Had I had proper training and a good first test ride experience, I would already be awaiting my installation appointment. For now, I’m gonna wait until after my next test ride with the final TiltLock firmware upgrade to decide.

Yes, it's expensive, but if I can't get a trike that counter steers and leans into turns it's just not gonna do it for me.

OK, you can get another beer now!

***
 

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Thanks for that great article/post....
I have been intrigued by this Tilting trike, but not enough to think about buying one....

it appears that they have several Goldwings already done and in their inventory

http://www.tiltingmotorworks.com/current-inventory/

on their Dealership page, which can't be reached at all, unless you click on the little tiny "New" button...
none of their links to a dealer work.... what a crock.

I sent them an email to try and get their webmaster out of bed, and make him do his job.
 

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Thanks for that great article/post....
I have been intrigued by this Tilting trike, but not enough to think about buying one....

on their Dealership page, which can't be reached at all, unless you click on the little tiny "New" button...
none of their links to a dealer work.... what a crock.

I sent them an email to try and get their webmaster out of bed, and make him do his job.
Hey John,

I've been on their dealer list page many, many times on their web site. Perhaps you've got a browser problem. They have 8 dealers/installers now. All the links to the dealers work for me too. I just clicked on them tonight and they work for me.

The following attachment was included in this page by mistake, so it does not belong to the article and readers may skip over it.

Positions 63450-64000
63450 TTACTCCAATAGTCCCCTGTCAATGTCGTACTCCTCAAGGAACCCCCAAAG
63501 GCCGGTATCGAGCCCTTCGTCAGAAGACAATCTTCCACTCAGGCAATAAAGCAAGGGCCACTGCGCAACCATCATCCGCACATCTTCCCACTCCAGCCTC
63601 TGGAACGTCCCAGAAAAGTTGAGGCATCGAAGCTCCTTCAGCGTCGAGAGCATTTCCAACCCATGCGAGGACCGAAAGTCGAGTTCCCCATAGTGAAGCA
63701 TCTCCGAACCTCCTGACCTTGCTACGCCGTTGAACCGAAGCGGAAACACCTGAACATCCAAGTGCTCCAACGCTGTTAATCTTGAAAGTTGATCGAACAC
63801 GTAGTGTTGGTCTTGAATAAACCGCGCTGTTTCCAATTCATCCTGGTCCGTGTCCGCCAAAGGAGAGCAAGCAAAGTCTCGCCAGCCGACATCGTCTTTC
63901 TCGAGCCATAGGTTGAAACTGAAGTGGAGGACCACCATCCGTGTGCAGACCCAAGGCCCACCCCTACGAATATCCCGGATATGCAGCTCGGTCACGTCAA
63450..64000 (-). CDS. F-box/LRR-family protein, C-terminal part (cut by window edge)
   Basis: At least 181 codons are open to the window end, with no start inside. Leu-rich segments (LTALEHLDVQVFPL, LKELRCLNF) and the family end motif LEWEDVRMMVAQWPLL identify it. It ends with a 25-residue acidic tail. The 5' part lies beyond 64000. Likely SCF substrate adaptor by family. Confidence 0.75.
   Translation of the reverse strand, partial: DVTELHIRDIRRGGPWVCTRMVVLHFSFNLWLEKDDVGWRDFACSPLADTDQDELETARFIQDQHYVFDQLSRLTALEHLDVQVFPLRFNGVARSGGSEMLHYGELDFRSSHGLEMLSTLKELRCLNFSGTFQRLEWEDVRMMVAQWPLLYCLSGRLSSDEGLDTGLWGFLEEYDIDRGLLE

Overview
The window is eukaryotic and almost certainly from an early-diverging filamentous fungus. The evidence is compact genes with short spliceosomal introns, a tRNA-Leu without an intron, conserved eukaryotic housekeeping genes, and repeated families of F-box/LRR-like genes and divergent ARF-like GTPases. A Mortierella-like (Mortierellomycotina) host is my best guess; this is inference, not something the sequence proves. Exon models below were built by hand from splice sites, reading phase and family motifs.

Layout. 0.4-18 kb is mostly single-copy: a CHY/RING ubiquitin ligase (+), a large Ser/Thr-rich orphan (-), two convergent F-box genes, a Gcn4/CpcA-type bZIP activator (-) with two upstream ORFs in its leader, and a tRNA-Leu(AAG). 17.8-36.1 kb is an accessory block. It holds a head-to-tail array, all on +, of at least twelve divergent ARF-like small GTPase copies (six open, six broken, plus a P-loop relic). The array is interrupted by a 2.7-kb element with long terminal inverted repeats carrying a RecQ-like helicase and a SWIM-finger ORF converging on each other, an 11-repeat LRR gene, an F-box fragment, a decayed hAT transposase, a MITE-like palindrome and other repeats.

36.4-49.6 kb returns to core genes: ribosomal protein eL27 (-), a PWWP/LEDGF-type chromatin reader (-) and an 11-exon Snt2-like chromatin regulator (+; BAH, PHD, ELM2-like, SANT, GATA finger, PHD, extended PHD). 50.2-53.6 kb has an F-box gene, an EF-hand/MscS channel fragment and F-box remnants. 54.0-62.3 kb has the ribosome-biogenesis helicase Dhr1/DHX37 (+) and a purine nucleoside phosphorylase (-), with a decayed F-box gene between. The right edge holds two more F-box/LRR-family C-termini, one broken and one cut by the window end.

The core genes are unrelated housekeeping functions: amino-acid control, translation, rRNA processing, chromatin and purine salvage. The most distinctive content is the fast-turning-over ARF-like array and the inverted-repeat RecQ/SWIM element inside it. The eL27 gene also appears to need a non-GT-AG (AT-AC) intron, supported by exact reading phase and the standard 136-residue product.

Here is the dealer list page URL in case going directly to it might work for you:

http://www.tiltingmotorworks.com/dealer-listing/

***
 

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Hey John,

I've been on their dealer list page many, many times on their web site. Perhaps you've got a browser problem. They have 8 dealers/installers now. All the links to the dealers work for me too. I just clicked on them tonight and they work for me.

Here is the dealer list page URL in case going directly to it might work for you:

http://www.tiltingmotorworks.com/dealer-listing/

***
I switched to a different browser, and the links came up with it,
so they have a problem with their website and Firefox under linux.

I just did some experimenting, and they will NOT allow you to follow a link if you are using a VPN... what the heck????

I turned it off, and it works,
turn it ON and it won't work on their website....
changed countries, and it still wont work

gonna have me a little talk with PureVPN in a few minutes.
 

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Okay,
now back to the ranch, all that time I have been very busy with the PureVPN Chat Helpdesk
https://support.purevpn.com/


the nice lady there gave me some links pointing to how to set up my VPN Profile for Linux, all browsers, not just an Addon extension which I had been using. Turns out the Extension are only geared for Streaming Video movies, not for secure Financial and other web stuff... huh??

oh well, now that I have my Licensed Account setup into a VPN profile, it works like a charm.

Now, I can cruise thru any public WiFi at any McDonald's french fry shop and not worry. :rofl: